In a day long hearing conducted amidst tight security yesterday, October 12, the division bench recorded the statements of Om Prakash Vakmiki, father of the deceased, the mother of the deceased and the brother of the deceased. The bhabhi (sister in law), Sandhya’s statement was also recorded and all these find mention in the Order. The family unequivocally states that they were given no space for the last rites despite repeated pleadings and requests. The family will place its account on affidavit at the next date of hearing.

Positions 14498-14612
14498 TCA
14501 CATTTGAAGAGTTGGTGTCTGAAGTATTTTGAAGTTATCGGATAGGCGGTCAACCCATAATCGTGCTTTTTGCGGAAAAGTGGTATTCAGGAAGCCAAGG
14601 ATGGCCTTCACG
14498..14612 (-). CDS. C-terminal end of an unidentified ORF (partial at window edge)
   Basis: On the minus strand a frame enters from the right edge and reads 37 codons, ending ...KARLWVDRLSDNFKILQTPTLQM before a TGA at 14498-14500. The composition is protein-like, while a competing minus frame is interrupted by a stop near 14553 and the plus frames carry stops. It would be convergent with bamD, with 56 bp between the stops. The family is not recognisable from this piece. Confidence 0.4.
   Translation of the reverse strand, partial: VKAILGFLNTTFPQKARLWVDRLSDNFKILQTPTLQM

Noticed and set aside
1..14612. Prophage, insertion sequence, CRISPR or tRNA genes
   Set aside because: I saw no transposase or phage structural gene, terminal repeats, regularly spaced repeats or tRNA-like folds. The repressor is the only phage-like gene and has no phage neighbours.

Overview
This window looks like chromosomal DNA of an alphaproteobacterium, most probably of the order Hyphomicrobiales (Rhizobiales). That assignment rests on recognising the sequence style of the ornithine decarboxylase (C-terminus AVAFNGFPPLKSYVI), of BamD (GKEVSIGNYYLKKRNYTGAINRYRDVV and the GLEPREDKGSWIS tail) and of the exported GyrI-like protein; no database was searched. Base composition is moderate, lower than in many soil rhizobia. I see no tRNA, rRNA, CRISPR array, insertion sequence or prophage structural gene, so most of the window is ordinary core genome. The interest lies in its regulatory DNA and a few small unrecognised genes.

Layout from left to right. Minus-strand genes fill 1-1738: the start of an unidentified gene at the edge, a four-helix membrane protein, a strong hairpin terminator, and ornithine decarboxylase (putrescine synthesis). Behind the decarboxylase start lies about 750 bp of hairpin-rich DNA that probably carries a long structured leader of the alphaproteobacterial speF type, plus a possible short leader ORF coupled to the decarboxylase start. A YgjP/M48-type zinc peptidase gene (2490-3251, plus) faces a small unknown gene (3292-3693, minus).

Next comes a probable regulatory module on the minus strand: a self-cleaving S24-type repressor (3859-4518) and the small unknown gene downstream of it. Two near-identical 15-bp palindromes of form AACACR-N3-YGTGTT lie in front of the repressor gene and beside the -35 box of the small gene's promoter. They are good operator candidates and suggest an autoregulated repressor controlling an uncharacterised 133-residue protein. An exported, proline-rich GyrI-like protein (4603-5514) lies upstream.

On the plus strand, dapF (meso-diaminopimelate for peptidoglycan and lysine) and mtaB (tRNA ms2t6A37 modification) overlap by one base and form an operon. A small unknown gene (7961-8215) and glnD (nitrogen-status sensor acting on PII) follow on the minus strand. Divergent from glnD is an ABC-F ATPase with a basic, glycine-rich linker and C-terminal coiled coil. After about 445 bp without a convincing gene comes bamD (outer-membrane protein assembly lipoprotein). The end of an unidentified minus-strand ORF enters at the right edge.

To avoid unnecessary confusion and speculation around the case, the court has also specifically directed that no officer who is not directly connected with the investigation should be allowed to make any statement in public regarding commission of the offence alleged. The media and political parties have been directed to act in a manner that does not disturb social harmony and violate the rights of any family member of the victim. Even though the family is reluctant to accept any compensation, the court has directed the State to offer the family monetary support at the earliest and if they still refuse to take it, it will be deposited with the District Magistrate concerned, who shall invest it in an interest bearing account with the Nationalized Bank to be utilized as directed by the Court in the future.  The Order further states that no one should indulge in character assassination of the victim just as the accused should not be pronounced guilty before a fair trial. The court, which took up the matter suo motu on October 2, 2020, is hearing the account of the government and the family of the 20-year-old who died last month after brutal torture and alleged gangrape.